US turns up the heat on Europe's Emissions Trading Scheme with diplomatic and industry objections

US turns up the heat on Europe's Emissions Trading Scheme with diplomatic and industry objections | EU ETS, Kristen Silverberg, James C. May, ATA, Jos Delbeke

Kristen Silverberg, US Ambassador to the European Union

Thu 30 Oct 2008 – The US Ambassador to the European Union has today sent a letter to the European Commission reiterating US concerns over the inclusion of international civil aviation in the EU Emissions Trading Scheme (ETS). The US threatens to take “appropriate measures” under international law if the EU “insists on taking unilateral action” over the issue. In a speech today in Brussels, James C. May, the President and CEO of the Air Transport Association of America (ATA), which represents the bulk of US airlines, said the ETS was contrary to international law and a bad policy.

The letter from Ambassador Kristen Silverberg to Jos Delbeke, Acting Director-General of the Commission’s Environment DG, says the US considers the “unilateral, compulsory application to foreign carriers operating to and from EU airports, without the consent of their governments, is inconsistent with the Convention on International Civil Aviation (the Chicago Convention) and the US-EU Air Transport Agreement.”
The US agrees, it says, on the need to address aviation’s contribution to climate change but points to “significant” achievements by the US aviation industry in reducing its carbon footprint. Since 2000, it explains, carbon emissions from US commercial aviation have been cut by over 70 million tons while flying 20% more passenger miles and 30% more cargo miles. The US believes that a combination of operational improvements, new technologies and sustainable alternative fuels “promises to sustain and even exceed those results”.
The letter continues: “European Union measures taken without the consent of its international partners threatens global cooperation on climate change in the aviation sector. The United States urges the European Union to engage constructively with its partners to find real solutions.”
It concludes: “If the European Union insists on moving forward unilaterally, the United States reserves its right to take the appropriate measures in response under international law.”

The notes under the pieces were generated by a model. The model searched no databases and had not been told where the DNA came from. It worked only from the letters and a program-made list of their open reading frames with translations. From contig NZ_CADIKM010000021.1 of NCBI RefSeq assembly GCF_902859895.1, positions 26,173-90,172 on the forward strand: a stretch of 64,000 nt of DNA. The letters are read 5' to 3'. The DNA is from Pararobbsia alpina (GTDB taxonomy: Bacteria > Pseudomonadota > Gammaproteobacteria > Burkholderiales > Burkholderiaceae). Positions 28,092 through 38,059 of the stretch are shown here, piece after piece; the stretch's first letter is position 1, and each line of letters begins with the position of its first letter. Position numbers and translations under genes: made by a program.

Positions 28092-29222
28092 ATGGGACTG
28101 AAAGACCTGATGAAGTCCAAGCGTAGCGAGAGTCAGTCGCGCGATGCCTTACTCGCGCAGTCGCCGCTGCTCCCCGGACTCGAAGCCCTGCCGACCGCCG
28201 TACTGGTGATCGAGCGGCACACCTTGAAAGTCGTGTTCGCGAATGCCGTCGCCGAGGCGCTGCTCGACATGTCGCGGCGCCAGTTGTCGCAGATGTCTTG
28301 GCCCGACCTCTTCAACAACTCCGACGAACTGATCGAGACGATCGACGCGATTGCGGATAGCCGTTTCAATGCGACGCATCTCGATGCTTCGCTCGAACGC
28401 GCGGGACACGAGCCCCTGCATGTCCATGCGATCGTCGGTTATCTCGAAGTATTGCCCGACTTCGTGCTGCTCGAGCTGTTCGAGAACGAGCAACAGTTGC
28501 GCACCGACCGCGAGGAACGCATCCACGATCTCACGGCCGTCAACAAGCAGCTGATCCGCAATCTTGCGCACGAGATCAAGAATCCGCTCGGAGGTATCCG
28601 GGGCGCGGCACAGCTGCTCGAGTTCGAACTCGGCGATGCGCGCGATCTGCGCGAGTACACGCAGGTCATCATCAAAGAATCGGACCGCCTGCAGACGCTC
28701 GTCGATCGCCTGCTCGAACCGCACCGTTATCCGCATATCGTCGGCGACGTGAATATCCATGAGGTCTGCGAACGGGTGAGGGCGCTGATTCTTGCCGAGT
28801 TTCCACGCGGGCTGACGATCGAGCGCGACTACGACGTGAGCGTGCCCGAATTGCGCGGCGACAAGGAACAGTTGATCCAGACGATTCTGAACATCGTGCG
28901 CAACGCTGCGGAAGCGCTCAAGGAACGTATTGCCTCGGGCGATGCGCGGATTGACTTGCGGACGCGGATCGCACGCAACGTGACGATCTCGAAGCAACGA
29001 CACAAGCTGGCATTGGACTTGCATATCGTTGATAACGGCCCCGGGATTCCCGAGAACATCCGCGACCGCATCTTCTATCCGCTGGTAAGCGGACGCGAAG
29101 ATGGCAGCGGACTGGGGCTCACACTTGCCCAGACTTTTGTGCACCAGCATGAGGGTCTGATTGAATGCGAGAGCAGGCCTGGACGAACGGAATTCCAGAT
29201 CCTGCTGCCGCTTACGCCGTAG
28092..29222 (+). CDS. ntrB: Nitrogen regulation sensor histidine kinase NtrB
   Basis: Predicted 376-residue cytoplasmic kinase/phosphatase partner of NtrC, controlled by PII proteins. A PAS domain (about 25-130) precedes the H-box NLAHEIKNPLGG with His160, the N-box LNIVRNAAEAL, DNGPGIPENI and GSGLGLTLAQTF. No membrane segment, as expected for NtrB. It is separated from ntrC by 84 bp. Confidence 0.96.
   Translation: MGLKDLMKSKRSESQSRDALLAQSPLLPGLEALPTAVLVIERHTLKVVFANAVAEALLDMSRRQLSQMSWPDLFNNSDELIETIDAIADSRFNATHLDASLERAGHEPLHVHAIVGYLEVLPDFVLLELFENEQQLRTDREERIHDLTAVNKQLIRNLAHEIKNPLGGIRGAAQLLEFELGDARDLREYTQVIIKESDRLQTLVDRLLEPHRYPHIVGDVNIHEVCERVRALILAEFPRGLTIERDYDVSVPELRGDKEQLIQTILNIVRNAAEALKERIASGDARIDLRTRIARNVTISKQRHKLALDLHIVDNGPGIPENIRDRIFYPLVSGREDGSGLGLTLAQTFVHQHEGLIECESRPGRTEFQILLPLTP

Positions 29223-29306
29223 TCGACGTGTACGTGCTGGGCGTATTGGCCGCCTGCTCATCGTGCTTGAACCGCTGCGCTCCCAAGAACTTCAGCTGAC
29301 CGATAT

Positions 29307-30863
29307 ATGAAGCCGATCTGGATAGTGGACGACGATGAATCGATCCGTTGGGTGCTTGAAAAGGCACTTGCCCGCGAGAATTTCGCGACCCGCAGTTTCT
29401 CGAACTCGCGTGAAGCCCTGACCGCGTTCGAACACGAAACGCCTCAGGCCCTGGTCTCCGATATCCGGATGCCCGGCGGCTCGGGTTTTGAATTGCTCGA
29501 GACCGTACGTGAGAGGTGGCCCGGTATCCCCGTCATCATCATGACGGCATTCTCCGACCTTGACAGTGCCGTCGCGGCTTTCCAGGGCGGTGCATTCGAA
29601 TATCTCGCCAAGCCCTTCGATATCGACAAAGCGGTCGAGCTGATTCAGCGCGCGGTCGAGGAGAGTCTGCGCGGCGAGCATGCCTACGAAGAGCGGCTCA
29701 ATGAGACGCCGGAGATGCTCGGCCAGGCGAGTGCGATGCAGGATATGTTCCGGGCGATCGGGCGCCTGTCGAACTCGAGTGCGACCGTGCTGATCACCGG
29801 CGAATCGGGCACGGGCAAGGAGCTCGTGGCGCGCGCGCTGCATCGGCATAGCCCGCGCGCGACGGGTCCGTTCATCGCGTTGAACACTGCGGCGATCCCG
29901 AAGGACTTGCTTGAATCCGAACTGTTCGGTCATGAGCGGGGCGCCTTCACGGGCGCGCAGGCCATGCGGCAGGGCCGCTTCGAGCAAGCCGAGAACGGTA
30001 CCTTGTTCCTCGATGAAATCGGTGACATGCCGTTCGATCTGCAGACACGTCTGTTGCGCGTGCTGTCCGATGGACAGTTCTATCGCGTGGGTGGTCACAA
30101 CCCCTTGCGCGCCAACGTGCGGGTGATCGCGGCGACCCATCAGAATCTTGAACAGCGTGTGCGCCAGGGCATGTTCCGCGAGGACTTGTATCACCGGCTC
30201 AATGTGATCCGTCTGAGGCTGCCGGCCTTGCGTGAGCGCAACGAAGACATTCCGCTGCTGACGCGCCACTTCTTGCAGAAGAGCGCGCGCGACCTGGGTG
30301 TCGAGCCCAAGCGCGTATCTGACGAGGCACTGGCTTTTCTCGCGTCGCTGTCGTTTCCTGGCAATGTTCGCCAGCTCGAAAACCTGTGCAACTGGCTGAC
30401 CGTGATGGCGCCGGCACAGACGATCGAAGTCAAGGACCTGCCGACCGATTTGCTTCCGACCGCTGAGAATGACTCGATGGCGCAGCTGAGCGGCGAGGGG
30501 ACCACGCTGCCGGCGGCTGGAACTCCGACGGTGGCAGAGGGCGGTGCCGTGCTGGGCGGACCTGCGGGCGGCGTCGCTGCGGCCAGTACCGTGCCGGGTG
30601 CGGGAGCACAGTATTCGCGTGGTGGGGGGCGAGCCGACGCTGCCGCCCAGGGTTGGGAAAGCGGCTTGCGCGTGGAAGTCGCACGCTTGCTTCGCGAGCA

Speaking at the European Aviation Club in Brussels, said last week’s final approval of the EU legislation adding aviation to the ETS was opposed by the United States and “many other countries”, and violated international law and reversed the progress being made with on-going fuel-efficiency and environmental innovations.
The ATA quotes the Association of European Airlines’ estimates that the European ETS would impose an annual cost to airlines of $6.7 billion a year, “taking away funds that would otherwise go to ongoing environmental improvements”.
May also criticized the “proliferation” of new aviation taxes and charges within the EU, saying they were counterproductive to the industry’s ongoing environmental progress. “Masquerading under the banner of supposedly ‘protecting’ the environment, these measures threaten to stifle the growth of the industry, compromise our environmental progress and, ultimately, raise prices for consumers, leaving them to take alternative, less safe, higher emitting modes of transportation.”
Governments must recognize, he insisted, that policies which siphon money out of aviation are counterproductive and airlines should not be prevented from reinvesting in emissions-reducing technologies. He concluded by urging Europe and the world to keep away from unilateral action as “great challenges are best addressed collectively”.



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